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A Fearless Journalist

March 3, 2022

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Ethel L. Payne
Portrait of Ethel L. Payne, 1991. Ink on paper. Ethel Lois Payne Collection, Anacostia Community Museum, Smithsonian Institution. Gift of Avis R. Johnson.

Ethel Lois Payne was known as the “First Lady of the Black Press.” In 1952, she moved to Washington, D.C., to report on national and international news for the country’s leading African American newspaper, The Chicago Defender. Her stories, filed from 30 countries over the course of her career, covered U.S. presidents, the Vietnam War, and the civil rights movement, including the Montgomery Bus Boycott and the 1963 March on Washington for Jobs and Freedom.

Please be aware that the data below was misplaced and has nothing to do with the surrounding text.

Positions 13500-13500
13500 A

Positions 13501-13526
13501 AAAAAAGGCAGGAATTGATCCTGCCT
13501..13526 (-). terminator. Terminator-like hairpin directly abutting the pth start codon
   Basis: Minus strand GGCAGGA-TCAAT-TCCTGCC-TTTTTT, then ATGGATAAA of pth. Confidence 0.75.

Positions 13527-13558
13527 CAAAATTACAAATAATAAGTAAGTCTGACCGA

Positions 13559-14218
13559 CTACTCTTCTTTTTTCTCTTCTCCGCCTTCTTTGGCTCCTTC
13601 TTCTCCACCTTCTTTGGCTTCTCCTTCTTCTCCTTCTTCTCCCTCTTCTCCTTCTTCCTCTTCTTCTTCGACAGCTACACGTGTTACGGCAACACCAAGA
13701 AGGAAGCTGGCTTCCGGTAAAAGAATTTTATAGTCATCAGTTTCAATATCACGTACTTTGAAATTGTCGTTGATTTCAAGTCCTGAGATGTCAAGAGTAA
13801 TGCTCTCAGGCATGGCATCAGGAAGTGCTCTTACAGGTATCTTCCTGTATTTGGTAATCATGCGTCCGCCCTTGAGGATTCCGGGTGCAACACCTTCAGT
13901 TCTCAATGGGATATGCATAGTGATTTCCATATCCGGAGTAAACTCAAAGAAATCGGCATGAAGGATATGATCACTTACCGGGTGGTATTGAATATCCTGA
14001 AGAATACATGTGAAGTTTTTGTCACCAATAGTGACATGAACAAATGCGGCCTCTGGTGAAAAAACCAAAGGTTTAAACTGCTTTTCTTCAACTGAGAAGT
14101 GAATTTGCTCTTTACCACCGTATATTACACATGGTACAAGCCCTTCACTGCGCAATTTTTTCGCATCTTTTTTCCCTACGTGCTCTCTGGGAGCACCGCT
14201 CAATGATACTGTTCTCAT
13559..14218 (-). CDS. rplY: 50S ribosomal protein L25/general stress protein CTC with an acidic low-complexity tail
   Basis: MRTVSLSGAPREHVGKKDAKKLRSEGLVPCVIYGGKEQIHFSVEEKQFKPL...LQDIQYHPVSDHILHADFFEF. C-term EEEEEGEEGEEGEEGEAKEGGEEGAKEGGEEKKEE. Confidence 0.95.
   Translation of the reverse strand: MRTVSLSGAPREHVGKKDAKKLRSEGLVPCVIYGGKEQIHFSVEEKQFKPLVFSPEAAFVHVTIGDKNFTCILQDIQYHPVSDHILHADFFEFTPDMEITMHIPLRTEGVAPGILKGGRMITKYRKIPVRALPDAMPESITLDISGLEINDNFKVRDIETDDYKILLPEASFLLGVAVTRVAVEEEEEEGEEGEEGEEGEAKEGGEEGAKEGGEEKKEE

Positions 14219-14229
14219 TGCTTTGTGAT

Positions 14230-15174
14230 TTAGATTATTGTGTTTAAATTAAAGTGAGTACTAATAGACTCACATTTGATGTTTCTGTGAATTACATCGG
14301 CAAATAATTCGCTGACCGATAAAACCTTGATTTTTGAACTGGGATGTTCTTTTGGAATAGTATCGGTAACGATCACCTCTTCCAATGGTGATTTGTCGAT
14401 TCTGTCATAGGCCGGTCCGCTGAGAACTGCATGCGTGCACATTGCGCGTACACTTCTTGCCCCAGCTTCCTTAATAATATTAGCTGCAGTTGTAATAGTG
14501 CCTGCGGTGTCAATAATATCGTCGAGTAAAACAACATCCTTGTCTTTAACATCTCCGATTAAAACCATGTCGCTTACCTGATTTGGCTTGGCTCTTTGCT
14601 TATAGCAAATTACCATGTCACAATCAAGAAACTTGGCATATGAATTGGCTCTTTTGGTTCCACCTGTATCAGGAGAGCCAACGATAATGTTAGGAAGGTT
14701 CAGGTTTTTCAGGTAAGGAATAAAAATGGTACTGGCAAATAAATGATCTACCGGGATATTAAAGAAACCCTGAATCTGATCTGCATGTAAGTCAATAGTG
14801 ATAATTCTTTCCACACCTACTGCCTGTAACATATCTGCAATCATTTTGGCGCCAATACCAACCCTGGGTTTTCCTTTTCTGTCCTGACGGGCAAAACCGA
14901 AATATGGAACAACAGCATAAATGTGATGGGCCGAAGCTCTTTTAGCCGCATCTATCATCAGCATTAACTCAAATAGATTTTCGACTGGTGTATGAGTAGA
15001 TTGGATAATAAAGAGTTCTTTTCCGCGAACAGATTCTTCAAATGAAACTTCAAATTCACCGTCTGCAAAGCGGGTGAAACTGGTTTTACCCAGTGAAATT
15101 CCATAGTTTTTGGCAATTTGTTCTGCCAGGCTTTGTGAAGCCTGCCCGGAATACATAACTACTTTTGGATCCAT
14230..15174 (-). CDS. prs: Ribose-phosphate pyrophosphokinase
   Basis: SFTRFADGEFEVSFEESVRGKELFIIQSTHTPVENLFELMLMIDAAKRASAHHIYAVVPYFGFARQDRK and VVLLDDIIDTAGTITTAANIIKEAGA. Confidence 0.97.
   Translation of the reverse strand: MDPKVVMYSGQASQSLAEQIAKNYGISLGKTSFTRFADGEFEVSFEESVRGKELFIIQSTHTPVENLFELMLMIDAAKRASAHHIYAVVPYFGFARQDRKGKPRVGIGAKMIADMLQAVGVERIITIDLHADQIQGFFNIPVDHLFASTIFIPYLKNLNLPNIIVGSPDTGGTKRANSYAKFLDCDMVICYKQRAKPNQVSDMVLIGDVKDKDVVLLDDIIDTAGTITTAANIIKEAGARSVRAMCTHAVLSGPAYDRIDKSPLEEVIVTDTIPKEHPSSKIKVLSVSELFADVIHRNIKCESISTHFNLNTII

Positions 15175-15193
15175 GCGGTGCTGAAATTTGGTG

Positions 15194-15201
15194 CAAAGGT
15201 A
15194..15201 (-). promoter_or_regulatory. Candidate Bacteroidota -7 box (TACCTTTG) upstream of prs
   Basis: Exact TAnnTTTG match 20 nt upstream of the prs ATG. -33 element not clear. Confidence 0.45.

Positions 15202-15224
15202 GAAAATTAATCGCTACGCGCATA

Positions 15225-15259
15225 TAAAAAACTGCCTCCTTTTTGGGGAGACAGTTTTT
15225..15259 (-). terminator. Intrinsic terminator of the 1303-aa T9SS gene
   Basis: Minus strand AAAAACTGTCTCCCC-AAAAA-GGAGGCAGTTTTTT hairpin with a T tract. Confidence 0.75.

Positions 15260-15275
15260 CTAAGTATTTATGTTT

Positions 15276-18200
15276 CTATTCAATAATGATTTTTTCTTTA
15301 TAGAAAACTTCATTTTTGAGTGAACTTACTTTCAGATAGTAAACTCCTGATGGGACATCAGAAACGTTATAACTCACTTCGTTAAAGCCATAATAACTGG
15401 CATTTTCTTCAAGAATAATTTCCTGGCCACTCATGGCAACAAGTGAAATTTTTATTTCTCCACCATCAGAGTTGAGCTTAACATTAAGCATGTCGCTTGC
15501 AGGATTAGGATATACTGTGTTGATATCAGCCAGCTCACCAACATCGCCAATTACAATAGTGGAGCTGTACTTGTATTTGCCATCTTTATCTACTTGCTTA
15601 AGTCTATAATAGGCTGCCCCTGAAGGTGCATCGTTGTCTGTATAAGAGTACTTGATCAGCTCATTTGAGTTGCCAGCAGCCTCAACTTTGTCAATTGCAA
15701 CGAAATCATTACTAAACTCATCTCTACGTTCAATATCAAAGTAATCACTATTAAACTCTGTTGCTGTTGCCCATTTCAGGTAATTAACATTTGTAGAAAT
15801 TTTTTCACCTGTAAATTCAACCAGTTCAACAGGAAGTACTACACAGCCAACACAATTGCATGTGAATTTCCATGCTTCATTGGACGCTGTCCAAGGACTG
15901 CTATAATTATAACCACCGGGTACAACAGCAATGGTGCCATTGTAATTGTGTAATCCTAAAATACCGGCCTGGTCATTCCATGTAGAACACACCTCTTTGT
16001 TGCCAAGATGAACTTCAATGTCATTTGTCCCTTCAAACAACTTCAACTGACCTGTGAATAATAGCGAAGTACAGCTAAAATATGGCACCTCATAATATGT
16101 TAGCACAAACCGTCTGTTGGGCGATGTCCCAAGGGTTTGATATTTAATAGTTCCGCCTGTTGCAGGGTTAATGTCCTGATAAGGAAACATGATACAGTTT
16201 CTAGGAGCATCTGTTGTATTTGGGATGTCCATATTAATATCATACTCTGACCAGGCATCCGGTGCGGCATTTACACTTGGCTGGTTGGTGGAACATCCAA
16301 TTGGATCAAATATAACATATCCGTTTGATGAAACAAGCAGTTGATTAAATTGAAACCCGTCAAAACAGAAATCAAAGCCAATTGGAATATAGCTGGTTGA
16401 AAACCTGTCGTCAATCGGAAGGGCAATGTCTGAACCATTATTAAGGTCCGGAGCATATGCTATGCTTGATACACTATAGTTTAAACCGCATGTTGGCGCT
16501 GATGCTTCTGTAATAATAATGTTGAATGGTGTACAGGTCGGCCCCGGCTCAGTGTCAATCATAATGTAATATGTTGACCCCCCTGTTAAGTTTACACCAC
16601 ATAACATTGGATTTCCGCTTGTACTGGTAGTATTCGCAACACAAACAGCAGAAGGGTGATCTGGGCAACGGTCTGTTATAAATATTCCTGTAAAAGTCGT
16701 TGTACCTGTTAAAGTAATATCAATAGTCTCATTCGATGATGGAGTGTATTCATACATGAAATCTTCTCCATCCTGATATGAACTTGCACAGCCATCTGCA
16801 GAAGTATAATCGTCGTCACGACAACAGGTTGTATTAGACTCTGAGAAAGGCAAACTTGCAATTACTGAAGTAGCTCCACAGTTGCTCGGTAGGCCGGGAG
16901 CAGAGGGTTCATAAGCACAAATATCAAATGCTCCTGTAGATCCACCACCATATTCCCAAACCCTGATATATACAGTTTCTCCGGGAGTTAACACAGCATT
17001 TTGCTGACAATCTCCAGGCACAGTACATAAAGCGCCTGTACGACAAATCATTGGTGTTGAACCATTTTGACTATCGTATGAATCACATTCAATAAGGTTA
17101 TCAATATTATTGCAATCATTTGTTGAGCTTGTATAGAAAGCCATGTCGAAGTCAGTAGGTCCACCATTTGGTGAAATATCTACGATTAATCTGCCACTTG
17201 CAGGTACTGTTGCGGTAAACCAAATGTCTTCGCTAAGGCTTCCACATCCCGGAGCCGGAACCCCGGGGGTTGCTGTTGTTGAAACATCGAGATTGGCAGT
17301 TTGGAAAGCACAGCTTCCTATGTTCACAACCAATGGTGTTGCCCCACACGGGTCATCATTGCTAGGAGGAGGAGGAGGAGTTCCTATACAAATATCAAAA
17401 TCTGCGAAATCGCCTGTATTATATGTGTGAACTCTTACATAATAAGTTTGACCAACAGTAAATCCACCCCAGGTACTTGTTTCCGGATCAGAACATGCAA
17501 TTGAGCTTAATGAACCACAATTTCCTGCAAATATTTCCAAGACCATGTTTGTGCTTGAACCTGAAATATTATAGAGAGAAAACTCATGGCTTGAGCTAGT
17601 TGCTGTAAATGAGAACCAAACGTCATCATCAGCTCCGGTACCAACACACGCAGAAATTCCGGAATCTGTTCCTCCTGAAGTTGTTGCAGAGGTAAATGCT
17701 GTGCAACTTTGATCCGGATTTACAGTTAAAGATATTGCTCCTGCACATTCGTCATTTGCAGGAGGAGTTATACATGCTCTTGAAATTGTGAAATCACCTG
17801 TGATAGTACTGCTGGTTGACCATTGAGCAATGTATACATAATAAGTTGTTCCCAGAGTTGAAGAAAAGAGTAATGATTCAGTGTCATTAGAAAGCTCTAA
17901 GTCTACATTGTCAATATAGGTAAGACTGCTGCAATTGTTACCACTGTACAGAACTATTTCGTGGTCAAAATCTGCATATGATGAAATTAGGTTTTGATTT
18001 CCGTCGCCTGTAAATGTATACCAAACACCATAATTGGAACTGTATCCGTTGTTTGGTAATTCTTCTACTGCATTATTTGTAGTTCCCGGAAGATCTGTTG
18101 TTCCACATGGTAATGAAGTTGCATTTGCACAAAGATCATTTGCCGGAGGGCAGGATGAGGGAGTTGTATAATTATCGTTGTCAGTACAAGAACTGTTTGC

Payne (1911–1991) was a fearless journalist and civil rights activist. She was the second African American woman to join the White House Press Corps. She traveled all over the world to report on important and sometimes dangerous events that other American journalists were not covering.

In 2002, Payne was honored with a U.S. postage stamp, and the National Association of Black Journalists (NABJ) awards the Ethel Payne Fellowship to an NABJ member who wants to gain foreign correspondence experience in Africa, ensuring that Payne’s legacy has an impact on generations of journalists to come.


Because of Her Story